Rest Operator with Function Parameters Help

Tell us what’s happening:

I dont know whats happening, that’s the problem. When did we go through reduce, map or filter ?
i tried looking online and on youtube and got many explanation to what a spread operator is, which is basically a way to take in the elements of an array into the arguments of a function using ...args.

Ill explain what i know so far. The code declares a constant variable named sum, which will be an expression function.

I don’t really understand what "use strict" means because we were told to ignore it in previous lessons.
return function sum(x, y, z) ?! - Is this an expression function or what type of function is this exactly ?
const args = [x, y, z]; - This is declaring a constant array with the variables of the function sum parameters.

return args.reduce((a,b) => a+b, 0); - This is an arrow functions that has 2 parameters, a and b and adds them together to result in a sum which is then given like so, - sum, 0.

To be honest, im really thinking hard about ditching freeCodeCamp. The whole site is amazingly designed but i really am starting to think the curriculum isn’t the best. Im constantly being presented with things i have to search up and learn by myself. Its assuming that we know some things already when we are truly beginners. Im sorry for the ranting, but it has been going on a lot.

Thanks for the support, i am still looking to finish at least the ES6 part of this curriculum.

Your code so far


const sum = (function() {
  "use strict";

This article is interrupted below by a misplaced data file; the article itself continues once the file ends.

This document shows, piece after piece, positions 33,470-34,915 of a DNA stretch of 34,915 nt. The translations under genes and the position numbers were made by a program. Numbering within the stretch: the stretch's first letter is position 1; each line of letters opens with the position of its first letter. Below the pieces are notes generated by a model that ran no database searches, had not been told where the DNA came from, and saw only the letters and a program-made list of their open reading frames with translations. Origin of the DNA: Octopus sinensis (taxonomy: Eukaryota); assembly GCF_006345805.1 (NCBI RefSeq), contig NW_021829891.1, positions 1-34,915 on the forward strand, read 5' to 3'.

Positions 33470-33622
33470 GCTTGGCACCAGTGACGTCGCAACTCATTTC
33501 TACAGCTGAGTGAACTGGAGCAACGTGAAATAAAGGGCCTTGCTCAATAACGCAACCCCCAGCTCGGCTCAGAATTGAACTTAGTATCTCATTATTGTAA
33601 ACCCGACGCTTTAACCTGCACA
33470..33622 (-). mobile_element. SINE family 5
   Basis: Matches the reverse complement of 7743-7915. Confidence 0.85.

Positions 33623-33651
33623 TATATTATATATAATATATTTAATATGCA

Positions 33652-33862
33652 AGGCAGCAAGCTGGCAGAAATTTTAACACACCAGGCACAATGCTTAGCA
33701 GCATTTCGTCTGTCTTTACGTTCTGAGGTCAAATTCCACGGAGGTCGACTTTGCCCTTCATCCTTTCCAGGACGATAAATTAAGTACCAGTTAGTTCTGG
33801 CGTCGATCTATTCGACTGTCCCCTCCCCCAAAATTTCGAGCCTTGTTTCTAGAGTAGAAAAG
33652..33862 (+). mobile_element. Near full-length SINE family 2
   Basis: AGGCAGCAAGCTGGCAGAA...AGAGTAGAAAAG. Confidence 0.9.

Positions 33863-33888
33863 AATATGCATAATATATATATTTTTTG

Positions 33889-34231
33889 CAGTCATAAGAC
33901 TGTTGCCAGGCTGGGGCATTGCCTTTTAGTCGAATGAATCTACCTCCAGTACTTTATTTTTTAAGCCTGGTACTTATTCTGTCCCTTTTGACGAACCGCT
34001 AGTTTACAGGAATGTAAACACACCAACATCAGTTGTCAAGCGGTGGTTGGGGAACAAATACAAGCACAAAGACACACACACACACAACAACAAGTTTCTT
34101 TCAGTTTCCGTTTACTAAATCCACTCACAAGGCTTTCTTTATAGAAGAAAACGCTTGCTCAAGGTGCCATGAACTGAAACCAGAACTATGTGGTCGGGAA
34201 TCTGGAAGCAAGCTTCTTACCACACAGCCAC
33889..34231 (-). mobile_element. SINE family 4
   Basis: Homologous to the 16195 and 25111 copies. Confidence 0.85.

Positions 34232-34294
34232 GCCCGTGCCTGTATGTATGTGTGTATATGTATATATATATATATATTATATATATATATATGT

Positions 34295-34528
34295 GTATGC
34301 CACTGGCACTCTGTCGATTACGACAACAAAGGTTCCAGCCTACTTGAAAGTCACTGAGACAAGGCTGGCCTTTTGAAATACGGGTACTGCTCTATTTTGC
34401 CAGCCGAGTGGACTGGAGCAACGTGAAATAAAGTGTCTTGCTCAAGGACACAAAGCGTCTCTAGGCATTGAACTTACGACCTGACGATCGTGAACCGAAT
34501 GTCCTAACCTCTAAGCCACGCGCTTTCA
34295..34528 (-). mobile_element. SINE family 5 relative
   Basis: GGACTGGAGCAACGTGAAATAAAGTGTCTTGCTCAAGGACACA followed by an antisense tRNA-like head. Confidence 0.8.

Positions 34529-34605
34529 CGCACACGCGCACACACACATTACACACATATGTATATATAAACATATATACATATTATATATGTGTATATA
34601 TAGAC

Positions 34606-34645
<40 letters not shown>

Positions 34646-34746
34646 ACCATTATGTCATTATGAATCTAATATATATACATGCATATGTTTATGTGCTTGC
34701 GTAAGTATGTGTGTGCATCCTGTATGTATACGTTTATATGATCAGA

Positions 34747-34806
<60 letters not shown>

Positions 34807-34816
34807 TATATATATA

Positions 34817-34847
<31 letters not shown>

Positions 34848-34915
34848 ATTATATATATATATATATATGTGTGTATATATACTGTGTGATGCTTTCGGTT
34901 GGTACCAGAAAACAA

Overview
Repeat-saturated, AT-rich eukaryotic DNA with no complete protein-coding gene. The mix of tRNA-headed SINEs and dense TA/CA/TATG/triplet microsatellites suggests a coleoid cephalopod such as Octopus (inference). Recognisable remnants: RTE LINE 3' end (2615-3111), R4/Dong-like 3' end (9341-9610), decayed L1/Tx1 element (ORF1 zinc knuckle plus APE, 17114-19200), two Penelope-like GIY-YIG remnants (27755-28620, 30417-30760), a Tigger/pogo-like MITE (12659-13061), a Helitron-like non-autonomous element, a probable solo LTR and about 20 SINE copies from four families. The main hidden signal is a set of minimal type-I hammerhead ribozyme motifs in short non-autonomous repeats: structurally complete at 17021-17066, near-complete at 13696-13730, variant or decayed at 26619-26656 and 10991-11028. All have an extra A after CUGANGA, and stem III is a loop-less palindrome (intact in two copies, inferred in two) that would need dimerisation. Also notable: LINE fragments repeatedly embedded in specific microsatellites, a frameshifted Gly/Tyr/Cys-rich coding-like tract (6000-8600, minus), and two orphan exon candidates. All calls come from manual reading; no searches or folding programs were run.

return function sum(x, y, z) {
    const args = [ x, y, z ];
    return args.reduce((a, b) => a + b, 0);
  };
})();
console.log(sum(1, 2, 3)); // 6

Your browser information:

User Agent is: Mozilla/5.0 (X11; Linux x86_64) AppleWebKit/537.36 (KHTML, like Gecko) Chrome/74.0.3729.157 Safari/537.36.

Link to the challenge:
https://learn.freecodecamp.org/javascript-algorithms-and-data-structures/es6/use-the-rest-operator-with-function-parameters

This is something that was addressed and talked a lot, and hopefully will be smoothed out in future updates of the curriculum.

If it may be of any confort, I’m of the opinion that this is the part where the “true” learning begins, having to roll up the sleeves and do your own researches. It’s hard, perhaps tedious, but rewarding.

Anyway back to the point.
Instead of explaining line by line, I’ll try to give you an example so maybe you can see the reasoning behind the code.

Imagine we are working on our company code and we have a function to sum two numbers

const sum = (a,b) => a + b;

Nothing fancy.
One day, Steve is asked to update a page and add a new input. But forget to update the sum function.

// since Steve added another input this is the function that gets called
sum(1, 10, 200) // 11

Wait. Steve expected sum to return 211.
So he comes to you and ask if you can rework your function to accept any number of parameters, so none has to worry about your sum function ever again.

How would you proceed? Knowing that now your sum function can receive any number of parameters?

So you think of a way to loop over any number of arguments…
but HOW? :thinking:

So you decide to head over MDN page about Arguments (note: do it!)

Wait, right at the start there’s a note that says

If you’re writing ES6 compatible code, then rest parameters should be preferred.

Interesting…
So with rest parameters

The rest parameter syntax allows us to represent an indefinite number of arguments as an array.

Exactly what we wanted…
except now we have an array, while we wanted to return a number.